The fashion industry is often criticised for its damaging environmental impact. In recent years ‘fast fashion’, where clothes are purposely manufactured to be worn for a single season, has further increased the problem. Keep Britain Tidy reports that 10,000 items of clothing are now sent to landfill every five minutes in the UK.
Despite fast fashion dominating the high street, some brands have taken a stance against the practice. One organisation that puts this attitude at the heart of its cause is ReRun. The small sportswear company was founded by Team GB ultra runner Dan Lawson and his wife Charlotte.
Their unique approach takes upcycling to new levels, often sewing together pre-loved exercise clothing to create exciting and original pieces while reducing waste. We spoke to Charlotte about ReRun and how they communicate their message.
Hi Charlotte! What would you say is the main method of communicating your sustainability message?
We use social media, mainly Instagram and Facebook. We try to attend as many events as possible as we believe that face-to-face interaction is the most powerful and convincing way to engage with runners. We also have some of our resale clothing that has our logo or some messaging printed onto it. These act as conversation starters and raise awareness of wearing pre-loved sportswear.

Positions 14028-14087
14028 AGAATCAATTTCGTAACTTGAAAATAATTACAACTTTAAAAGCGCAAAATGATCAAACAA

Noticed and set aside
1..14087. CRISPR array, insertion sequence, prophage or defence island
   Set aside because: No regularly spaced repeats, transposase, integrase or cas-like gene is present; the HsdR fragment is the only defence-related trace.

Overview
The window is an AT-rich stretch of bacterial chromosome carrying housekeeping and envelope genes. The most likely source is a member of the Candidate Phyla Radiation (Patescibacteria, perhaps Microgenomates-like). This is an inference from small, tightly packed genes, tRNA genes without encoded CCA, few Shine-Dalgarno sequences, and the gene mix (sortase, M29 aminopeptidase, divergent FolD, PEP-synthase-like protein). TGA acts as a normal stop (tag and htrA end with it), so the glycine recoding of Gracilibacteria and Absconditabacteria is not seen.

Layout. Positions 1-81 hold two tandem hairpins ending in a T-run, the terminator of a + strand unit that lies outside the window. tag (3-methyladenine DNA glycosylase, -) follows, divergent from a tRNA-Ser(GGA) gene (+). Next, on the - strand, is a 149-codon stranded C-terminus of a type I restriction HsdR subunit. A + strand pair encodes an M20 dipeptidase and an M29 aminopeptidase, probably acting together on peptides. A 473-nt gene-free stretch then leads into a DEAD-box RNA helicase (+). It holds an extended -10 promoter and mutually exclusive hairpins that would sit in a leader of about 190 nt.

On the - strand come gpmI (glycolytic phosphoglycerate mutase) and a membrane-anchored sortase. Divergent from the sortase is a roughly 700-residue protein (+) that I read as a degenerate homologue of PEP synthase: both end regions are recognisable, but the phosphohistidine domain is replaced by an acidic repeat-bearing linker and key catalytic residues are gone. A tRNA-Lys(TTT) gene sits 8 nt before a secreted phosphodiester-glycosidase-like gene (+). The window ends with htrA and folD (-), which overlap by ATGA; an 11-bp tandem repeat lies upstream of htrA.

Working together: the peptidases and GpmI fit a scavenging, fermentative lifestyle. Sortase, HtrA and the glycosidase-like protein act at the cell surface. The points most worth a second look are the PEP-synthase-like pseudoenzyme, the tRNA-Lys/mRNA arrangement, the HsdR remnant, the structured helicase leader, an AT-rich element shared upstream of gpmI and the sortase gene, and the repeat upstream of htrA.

How do you go about convincing people to change their mindset and start reusing activewear?
It’s been a slow process. We started by practicing what we preach and trying to convince others to get on board. Word of mouth is effective with friends sharing positive experiences of buying pre-loved gear. We also share positive reviews and photographs on social media of runners wearing ReRun.
Do you think people are hesitant to reuse old clothes? If so, why?
In the UK I think for everyday wear it’s common now to wear pre-loved. There is still a taboo around wearing other people’s sportswear and we find that more people donate that buy from us. Why? We’ve had feedback such as bad experiences from receiving smelly or ill-fitting gear.
How can someone start their journey to reduce clothing waste?
We believe the best place to start reducing waste is to challenge yourself to abstain from buying anything for a long period of time! It helps to connect more and build a relationship with the clothing that we already own, forming an attachment and making it harder to then get rid of them.
Featured image: Charlotte and Dan - © ReRun founders